Ecology and Evolutionary Biology News

Four UT Researchers Named 2016 AAAS Fellows

Four professors with UT ties have been named to the American Association for the Advancement of Science class of fellows for 2016: Brian Wirth, Karen Hughes, George Ostrouchov and Baohua Gu. The fellows will be inducted in February 2017 at the AAAS Annual Meeting in Boston.

WBIR: Salamanders: Exploring a small species of the Smokies


WBIR-TV Channel 10 highlighted UT graduate student Todd Pierson in a story about species of salamanders in the Smokies. The national park is home to thirty different species, making it informally the Salamander Capital of the World, according to the news outlet.

What’s Your Big Idea?—Invasive Species

Faculty, staff, students, and alumni are sharing the big ideas that make a difference in their world. Distinguished Professor Dan Simberloff, the Gore-Hunger Professor of Environmental Science in Ecology and Evolutionary Biology and a leading expert in invasive species, had the idea of starting an institute to study biological invasions.

Metro Pulse: 17,000 Species in the Great Smoky Mountains. And Counting.

The Metro Pulse interviewed Nate Sanders, an associate professor in ecology and evolutionary biology, about his assistance into a large-scale project looking to identify every living thing in the Great Smoky Mountains. Sanders conducts research on biodiversity of the more than seventeen thousand species.

Honoring Veterans: UT Senior Recalls Her Navy Deployment

While Christine Braaten was in the Navy, she went on a six-month humanitarian deployment aboard the USNS Mercy to provide follow-up medical care in Southeast Asia and Indonesia after the 2004 tsunami. Braaten spent six years as a Navy information systems technician. She is now a senior in ecology and evolutionary biology at UT Knoxville.

UT Professor Finds Economic Importance of Bats in the Billions

Bats in North America are under a two-pronged attack but they are not the only victim – so is the U.S. economy. Gary McCracken, head of the Department of Ecology and Evolutionary Biology at UT Knoxville, analyzed the economic impact of the loss of bats in North America in agriculture and found it to be in the $3.7 to $53 billion a year range.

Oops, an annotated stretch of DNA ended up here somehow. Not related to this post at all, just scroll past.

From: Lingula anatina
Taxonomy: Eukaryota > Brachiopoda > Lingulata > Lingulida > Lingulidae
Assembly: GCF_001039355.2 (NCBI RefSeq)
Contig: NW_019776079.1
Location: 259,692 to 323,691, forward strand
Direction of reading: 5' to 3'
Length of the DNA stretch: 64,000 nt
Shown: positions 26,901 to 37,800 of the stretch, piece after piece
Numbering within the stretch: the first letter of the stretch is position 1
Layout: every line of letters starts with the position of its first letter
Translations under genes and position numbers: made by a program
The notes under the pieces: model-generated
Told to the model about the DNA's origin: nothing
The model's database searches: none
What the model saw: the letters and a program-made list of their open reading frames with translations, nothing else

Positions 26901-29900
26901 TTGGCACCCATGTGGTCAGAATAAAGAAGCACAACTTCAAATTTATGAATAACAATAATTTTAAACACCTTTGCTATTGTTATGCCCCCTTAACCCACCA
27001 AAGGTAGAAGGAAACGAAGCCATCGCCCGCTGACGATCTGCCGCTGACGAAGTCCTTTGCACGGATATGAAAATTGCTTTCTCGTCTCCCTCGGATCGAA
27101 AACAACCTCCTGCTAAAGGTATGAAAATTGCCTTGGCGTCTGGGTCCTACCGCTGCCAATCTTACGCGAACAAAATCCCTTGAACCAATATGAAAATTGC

UT Researcher Finds Power and Corruption may be Good for Society

Moral corruption and power asymmetries are pervasive in human societies, but as it turns out, that may not be such a bad thing. Francisco Úbeda, an evolutionary biology professor at UT Knoxville, and Edgar Duéñez of Harvard University found that power and corruption may play a role in maintaining overall societal cooperation.

UT Researcher Links Maternal Genes to Selfish Behavior

If you are more inclined to love thyself than thy neighbor, it could be your mother’s fault. Those are the findings of Francisco Úbeda, assistant professor of ecology and evolutionary biology at UT Knoxville.

UT Pregame Showcase Goes Batty

This week’s Pregame Showcase features Gary McCracken, department head and professor of ecology and evolutionary biology. He will present “The Conservation of North American Bats: What Happens If We Lose Them?”

UT Professor Uncovers Clues into How Viruses Jump From Hosts

HIV-AIDS. SARS. Ebola. Bird Flu. Swine Flu. Rabies. These are emerging infectious diseases where the viruses have jumped from one animal species into another and now infect humans. Gary McCracken, a UT Knoxville professor and department head in Ecology and Evolutionary Biology, is one of those scientists and has made a groundbreaking discovery into how viruses jump from host to host.